In addition to planning your website content, you'll want to think about how your social media accounts and website will work together. Will you share all of your blog posts on each of your social media accounts? Will you share events only through Twitter? Or will you share the same content across all your social media accounts? There isn't a right or wrong approach, but you do need a strategy.
If you want ideas on content creating and scheduling, check out the resources below. You can also uncover lots articles on social media posting and content creation by searching on Pinterest.
- "How Planning Your Blog Content Can Help You Get More Done" on the Coschedule blog
- "The Ultimate Guide to Creating the Perfect Social Media Calendar" on the Buffer blog
5. Create a Branding Plan
Your branding strategy and your communications strategy are related. Your branding plan will take into account everything from the colors and fonts you choose for your website to your website's tagline and the "feel" or theme you want your website to have (modern, classic, etc.). The content you create and share, your logo, and your organization's tagline all contribute to your brand and should support, not conflict, with one another.
If you have the resources, consider investing in a logo. A unique logo will make the content you post recognizably yours. A logo will also make it easier to create a unified "look" across your website and your social media outlets. While you will want to create a branding strategy in tandem with creating your website, if your organization is new, you may want to hold off on a logo until you are clear on the direction your organization is heading. In the meantime, you can create a temporary branding strategy by using consistent colors and font styles for your posted content.
When you are ready to create a logo, you have a few options. The first (and most expensive) choice is to hire a designer. If you want to go a less-expensive route, several companies can help you with logo design, some more DIY than others. Two companies to look at are 99 Designs and GraphicSprings. You can learn about other options in the article 5 Easy to Use Online Logo Makers to Design Your Brand posted on the Shopify blog.
6. Schedule Periodic Reviews
Last but not least, once you have everything set up, you'll want to schedule periodic reviews of your social media accounts and website to make sure that hyperlinks are working, contact information is up to date, and older content is still relevant, etc. For your website, you'll also want to evaluate the layout to make sure it still makes sense.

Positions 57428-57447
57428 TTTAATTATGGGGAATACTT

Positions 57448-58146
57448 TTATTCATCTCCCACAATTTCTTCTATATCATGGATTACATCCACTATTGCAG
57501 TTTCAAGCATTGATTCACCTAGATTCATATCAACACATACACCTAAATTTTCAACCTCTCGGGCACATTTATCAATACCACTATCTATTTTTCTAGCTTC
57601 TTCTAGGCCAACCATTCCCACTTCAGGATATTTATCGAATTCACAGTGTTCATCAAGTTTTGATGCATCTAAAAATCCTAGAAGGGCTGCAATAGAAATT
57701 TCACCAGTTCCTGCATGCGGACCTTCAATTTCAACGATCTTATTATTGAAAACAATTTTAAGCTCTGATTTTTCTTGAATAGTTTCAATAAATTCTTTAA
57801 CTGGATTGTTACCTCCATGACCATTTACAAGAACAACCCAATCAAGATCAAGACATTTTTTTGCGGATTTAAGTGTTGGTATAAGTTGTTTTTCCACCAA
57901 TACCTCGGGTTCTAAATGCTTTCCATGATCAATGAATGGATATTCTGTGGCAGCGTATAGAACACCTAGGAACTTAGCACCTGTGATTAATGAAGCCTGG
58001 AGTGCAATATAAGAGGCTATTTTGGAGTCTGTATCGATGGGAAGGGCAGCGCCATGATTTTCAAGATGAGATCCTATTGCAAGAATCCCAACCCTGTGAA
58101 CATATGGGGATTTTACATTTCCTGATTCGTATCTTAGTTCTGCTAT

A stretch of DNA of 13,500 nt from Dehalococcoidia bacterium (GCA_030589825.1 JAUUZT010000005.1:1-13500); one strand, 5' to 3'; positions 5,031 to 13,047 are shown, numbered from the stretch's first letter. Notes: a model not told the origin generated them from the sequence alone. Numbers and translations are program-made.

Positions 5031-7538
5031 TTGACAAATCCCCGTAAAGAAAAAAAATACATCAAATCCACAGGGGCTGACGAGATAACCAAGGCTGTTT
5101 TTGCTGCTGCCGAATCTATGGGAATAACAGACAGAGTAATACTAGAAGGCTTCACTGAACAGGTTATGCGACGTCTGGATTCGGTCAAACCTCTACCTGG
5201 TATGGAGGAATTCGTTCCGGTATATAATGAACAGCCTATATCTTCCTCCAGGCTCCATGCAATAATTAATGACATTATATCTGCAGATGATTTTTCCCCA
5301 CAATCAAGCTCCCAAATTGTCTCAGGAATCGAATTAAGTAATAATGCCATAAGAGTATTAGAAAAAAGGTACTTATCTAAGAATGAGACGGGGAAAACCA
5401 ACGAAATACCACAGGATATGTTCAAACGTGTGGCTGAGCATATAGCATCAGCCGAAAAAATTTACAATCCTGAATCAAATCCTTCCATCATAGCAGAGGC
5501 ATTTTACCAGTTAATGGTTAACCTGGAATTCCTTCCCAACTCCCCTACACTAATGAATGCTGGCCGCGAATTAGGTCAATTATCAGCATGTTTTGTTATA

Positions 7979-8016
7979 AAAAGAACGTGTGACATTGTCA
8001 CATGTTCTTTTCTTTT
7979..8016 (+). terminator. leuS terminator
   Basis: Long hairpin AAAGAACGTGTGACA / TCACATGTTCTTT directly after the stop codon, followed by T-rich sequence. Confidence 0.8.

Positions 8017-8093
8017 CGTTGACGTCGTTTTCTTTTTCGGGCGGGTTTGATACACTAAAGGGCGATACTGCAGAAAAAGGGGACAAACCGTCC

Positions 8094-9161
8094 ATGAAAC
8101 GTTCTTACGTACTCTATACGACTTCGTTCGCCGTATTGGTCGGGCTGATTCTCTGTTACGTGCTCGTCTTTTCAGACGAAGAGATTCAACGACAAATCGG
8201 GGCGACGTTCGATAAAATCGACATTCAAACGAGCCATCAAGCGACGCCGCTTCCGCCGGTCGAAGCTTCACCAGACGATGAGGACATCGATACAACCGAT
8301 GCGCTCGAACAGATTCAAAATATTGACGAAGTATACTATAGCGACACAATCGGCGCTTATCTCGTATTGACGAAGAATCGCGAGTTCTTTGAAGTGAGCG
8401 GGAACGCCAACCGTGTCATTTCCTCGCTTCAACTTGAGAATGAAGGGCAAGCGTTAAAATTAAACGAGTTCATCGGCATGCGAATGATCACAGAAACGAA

In other words, you are never done. Once you establish your website and social media accounts you'll need to monitor them regularly to add, update, and remove content as necessary.
Mainintaing a Website and Social Media Accounts
It is a lot of work to establish and maintain an online presence. Setting up the accounts is relatively easy. The hard part is maintaining everything, making sure that your website works as it should, and that your social media accounts are continuously sending out content your audience will find interesting.
However, because it is hard work to establish a website and a social media presence, it's important to start early. You'll have an easier time proving to potential funders that you'll be able to publicize project activities and accomplishments if you already have a functioning website and active social media accounts. In addition, if you have a website and social media accounts up and running before you receive a grant, you'll have one less thing to worry about when you receive funding and are busy with the project's launch.
Another advantage of going through the six steps above is that you'll be able to budget the project's communication costs with greater accuracy. Based on your experience running the organization's website and social media efforts, you'll know what needs to be done and how much to budget.
So don't wait until you get a grant to start building a website and thinking about social media. Start now! Your next grant may depend on it.
To read more about nonprofits and branding check out this article posted on www.adweek.com on December 22, 2015: "Thrift vs. Spending: Navigating the Paradox of Nonprofit Branding - How to advance a cause without looking commercially driven" by Andrea Katz. Also, see the article "Six Communications Trends NGOs Should Follow in 2016" by Caroline Cassidy published in The Guardian on December 31, 2015.
For tips on creating landing pages, see "Why Well Designed Landing Pages Are A Must" by Jay Wilkinson, posted on the site Nonprofit Hub.
For information about using Facebook as a nonprofit, see Facebook's Facebook for Nonprofits